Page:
An uptick in Marcellus Shale development last year didn’t keep an independent auditor from certifying Pennsylvania’s state forests as sustainably managed.
The report from the Rainforest Alliance marks the 14th consecutive year Pennsylvania earned that certification for its management of 2.2 million acres of state forests, the best record of any publicly owned forestland in the United States.
“This continued certification of our state forests is a reaffirmation of the pride we take in managing our state forest system for many values and uses, while maintaining its long-term health and viability,” said Richard Allen, secretary of the Pennsylvania Department of Conservation and Natural Resources (DCNR).
When the New York based auditor SmartWood came to Pennsylvania last September, it monitored five development sites in addition to reviewing regular forest functions. Those sites included several road upgrades, a compressor and water storage site, a test well, proposed pipeline corridors and an active drilling pad. The group applauded the DCNR for addressing numerous drilling-related issues over the past year, such as improving its review of the potential impacts of fragmentation on certain species, monitoring invasive species at older conventional drilling sites and taking steps toward making the results of monitoring activities more public.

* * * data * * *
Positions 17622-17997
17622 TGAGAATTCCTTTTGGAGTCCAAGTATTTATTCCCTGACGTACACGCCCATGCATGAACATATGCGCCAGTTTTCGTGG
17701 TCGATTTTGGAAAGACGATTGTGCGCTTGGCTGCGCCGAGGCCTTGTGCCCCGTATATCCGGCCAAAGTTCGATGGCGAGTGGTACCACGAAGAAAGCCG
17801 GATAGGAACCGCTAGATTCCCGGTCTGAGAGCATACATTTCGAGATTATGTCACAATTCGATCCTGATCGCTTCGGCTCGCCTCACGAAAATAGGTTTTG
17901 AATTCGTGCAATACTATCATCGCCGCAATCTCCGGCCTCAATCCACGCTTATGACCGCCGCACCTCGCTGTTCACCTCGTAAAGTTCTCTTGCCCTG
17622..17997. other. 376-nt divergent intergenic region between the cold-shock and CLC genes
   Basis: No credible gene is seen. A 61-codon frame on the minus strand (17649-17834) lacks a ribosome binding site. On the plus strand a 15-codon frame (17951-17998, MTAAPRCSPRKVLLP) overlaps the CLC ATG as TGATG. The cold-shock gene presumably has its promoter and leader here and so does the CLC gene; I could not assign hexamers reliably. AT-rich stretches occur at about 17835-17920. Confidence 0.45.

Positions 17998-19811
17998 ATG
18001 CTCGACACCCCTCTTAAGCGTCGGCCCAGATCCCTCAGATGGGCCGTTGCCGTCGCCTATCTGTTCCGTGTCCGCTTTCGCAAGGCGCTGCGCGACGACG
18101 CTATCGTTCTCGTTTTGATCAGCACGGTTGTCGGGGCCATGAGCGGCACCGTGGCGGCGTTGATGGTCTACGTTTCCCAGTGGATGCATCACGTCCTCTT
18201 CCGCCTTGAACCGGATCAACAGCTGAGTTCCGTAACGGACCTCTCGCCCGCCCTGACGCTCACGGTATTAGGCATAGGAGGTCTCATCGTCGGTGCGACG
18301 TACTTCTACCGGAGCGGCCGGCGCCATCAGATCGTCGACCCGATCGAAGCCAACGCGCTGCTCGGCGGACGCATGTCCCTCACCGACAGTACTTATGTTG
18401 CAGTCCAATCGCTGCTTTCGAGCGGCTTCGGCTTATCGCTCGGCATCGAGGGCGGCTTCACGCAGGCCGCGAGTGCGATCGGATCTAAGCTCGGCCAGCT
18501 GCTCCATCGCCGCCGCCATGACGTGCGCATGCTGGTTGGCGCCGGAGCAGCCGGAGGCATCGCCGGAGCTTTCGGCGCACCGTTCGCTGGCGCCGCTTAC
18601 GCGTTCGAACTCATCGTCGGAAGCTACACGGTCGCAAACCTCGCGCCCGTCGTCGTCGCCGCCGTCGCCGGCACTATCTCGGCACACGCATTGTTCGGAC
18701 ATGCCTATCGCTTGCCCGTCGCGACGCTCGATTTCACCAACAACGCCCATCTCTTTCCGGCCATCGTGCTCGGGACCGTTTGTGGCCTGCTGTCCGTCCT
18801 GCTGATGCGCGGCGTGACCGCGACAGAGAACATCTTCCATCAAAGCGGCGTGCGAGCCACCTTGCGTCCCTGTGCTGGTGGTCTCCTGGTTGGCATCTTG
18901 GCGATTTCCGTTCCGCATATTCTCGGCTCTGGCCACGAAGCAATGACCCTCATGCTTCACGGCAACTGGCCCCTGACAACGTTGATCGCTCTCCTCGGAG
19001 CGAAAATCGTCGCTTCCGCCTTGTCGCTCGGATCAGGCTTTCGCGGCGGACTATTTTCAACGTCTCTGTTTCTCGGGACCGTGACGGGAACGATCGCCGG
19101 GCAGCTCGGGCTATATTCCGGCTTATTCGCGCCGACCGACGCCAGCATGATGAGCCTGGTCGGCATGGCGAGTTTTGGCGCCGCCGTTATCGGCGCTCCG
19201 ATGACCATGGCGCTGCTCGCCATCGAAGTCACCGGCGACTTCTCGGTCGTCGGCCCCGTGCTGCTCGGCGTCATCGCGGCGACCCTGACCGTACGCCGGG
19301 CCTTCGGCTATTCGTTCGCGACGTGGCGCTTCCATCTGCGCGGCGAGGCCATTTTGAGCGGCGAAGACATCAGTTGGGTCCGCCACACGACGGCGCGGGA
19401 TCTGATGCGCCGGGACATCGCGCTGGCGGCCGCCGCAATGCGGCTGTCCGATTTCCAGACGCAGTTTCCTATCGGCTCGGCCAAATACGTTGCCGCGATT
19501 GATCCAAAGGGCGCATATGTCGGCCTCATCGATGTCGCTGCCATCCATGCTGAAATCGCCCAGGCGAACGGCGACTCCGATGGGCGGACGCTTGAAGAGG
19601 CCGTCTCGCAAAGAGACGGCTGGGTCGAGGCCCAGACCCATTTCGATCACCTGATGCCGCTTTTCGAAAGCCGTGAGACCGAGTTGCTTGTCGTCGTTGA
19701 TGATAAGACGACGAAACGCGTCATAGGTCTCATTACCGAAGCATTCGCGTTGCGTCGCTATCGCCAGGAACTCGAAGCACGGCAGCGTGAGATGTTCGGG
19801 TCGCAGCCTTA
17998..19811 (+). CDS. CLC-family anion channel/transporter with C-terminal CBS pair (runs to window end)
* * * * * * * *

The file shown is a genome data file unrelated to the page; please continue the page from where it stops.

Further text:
The group said it received fewer comments than last year about the oil and gas leasing program on state land, and that the comments it did receive mostly covered similar ground as those made last year. The audit for the previous report occurred around three months before Pennsylvania imposed a moratorium on leasing any additional state lands for oil and gas drilling (see Shale Daily, Oct. 27, 2010).
Although Gov. Tom Corbett said he wants to continue leasing, Allen recently suggested that might not occur until gas prices improve (see Shale Daily, March 7).
As of Tuesday, Marcellus gas in northeastern Pennsylvania — where most of the forest related development in the state is occurring — traded for a combined average price of $1.99/Mcf, equal to the week before, according to NGI’s Shale Price Index.
The continued certification is not only a feather in the cap of the DCNR, but potentially a few dollars in the pockets of its residents, too. “Just as recycled products have become common in the marketplace, many environmentally conscious timber consumers look for ‘green’ wood grown in certified forests,” Allen said, noting that the $5 billion state timber industry employs almost 100,000 people.
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